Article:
The future of the black vote

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In 2012 the black turnout rate surpassed the white turnout rate for the first time. Bouie looks ahead:

One interesting question is whether blacks continue to vote at such high levels. It’s easy to be skeptical—since Barack Obama won’t head the Democratic ticket in 2016—but it’s also important to remember the overall trend for African American turnout. Since 1996, black voters have been turning out to vote in higher and higher numbers. 2016 might not match 2012, but my hunch is that it will be much closer to that benchmark than we think.

Which means that, if there’s a critical task for the GOP for the next two years, it’s recapturing its former standing among black voters. At the moment, black support for Republicans is in the low single digits. Even in the last 30 years, this is unusual—most Republican presidential nominees since Ronald Reagan have been able to count on 10 to 13 percent black support.

He goes into more detail in a later post:

Republicans can greatly improve their position in presidential elections by just winning more black voters. Without near-unanimous support from African Americans, states like Virginia and Florida become much harder to win for Democrats, while North Carolina falls out of reach completely. And this is true even with a large advantage among Latino voters.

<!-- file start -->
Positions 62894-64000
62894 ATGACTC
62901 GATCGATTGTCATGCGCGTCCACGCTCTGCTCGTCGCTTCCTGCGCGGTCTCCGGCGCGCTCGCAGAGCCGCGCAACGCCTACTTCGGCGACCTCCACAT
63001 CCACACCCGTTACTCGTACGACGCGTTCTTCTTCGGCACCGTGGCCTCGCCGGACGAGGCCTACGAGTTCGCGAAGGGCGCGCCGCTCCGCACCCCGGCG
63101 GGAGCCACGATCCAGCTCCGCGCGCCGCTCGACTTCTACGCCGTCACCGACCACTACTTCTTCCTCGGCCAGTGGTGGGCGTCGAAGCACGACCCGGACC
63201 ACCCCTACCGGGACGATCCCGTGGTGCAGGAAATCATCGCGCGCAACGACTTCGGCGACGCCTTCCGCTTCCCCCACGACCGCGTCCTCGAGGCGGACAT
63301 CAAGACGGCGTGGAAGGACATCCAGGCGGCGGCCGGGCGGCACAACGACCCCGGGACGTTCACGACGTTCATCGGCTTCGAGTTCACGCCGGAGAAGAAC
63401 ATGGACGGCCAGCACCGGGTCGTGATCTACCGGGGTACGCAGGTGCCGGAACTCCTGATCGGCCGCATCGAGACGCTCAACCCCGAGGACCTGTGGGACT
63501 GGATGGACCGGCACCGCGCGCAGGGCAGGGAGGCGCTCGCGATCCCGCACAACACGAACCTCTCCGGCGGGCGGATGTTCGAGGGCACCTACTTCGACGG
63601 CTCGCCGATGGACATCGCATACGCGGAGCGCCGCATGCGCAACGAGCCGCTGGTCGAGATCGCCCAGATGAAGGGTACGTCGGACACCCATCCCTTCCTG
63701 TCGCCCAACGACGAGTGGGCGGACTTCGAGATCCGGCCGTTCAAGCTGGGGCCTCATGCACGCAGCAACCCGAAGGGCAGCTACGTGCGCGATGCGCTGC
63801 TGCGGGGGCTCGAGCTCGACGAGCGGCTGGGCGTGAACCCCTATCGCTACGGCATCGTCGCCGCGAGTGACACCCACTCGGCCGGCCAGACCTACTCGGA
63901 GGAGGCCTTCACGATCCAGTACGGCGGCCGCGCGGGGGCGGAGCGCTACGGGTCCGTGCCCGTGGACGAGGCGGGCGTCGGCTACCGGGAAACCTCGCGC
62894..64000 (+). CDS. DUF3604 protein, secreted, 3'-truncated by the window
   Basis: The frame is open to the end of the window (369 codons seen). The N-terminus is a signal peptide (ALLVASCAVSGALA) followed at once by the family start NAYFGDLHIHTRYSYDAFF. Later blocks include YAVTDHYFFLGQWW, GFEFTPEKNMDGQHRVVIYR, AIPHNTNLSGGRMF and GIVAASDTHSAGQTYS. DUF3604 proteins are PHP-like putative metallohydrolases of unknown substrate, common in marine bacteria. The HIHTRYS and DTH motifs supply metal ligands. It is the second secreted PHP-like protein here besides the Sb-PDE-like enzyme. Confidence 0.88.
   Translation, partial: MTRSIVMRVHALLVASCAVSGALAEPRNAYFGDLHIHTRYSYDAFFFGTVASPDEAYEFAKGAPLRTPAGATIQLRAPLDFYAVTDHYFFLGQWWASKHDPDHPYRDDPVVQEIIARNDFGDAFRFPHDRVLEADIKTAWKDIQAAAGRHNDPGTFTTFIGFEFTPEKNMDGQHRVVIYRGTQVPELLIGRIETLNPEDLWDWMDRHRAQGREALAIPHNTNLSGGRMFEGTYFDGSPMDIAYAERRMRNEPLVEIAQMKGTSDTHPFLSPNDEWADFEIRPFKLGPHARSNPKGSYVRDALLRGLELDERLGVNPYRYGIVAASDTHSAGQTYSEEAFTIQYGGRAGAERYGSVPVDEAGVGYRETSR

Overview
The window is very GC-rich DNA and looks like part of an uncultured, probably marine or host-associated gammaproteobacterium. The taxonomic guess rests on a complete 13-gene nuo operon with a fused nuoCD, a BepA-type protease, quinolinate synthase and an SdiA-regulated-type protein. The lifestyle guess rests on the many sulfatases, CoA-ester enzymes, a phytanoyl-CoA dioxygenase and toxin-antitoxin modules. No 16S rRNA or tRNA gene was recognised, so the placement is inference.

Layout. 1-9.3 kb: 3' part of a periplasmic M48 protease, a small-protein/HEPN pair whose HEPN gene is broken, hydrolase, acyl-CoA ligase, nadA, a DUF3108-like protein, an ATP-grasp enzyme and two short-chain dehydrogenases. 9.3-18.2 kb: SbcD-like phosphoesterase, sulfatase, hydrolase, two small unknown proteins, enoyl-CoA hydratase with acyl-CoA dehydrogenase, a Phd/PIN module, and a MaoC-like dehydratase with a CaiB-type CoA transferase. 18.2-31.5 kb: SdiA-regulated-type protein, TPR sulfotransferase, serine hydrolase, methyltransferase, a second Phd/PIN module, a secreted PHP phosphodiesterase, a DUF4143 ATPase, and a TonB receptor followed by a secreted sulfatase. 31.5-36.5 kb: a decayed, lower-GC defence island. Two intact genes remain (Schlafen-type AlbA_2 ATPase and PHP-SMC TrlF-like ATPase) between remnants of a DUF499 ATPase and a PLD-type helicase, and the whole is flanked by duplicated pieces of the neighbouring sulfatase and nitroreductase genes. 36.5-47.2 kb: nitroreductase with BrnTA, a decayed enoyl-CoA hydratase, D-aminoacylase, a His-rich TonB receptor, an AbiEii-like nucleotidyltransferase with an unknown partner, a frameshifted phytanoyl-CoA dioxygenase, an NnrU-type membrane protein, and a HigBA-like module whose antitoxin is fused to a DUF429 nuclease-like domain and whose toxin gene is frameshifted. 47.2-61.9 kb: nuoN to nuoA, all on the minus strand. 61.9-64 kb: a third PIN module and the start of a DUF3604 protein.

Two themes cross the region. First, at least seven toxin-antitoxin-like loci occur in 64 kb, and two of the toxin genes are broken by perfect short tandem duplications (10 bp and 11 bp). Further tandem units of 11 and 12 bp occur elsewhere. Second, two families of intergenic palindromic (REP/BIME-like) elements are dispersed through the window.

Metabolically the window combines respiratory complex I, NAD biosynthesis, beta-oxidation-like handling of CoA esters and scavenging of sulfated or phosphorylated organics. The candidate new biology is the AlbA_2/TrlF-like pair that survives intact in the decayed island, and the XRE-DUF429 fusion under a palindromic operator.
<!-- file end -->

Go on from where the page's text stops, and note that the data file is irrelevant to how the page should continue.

Via Andrew Sullivan.

Peter Schorsch is the President of Extensive Enterprises and is the publisher of some of Florida’s most influential new media websites, including,,, and Sunburn, the morning read of what’s hot in Florida politics. SaintPetersBlog has for three years running been ranked by the Washington Post as the best state-based blog in Florida. In addition to his publishing efforts, Peter is a political consultant to several of the state’s largest governmental affairs and public relations firms. Peter lives in St. Petersburg with his wife, Michelle, and their daughter, Ella.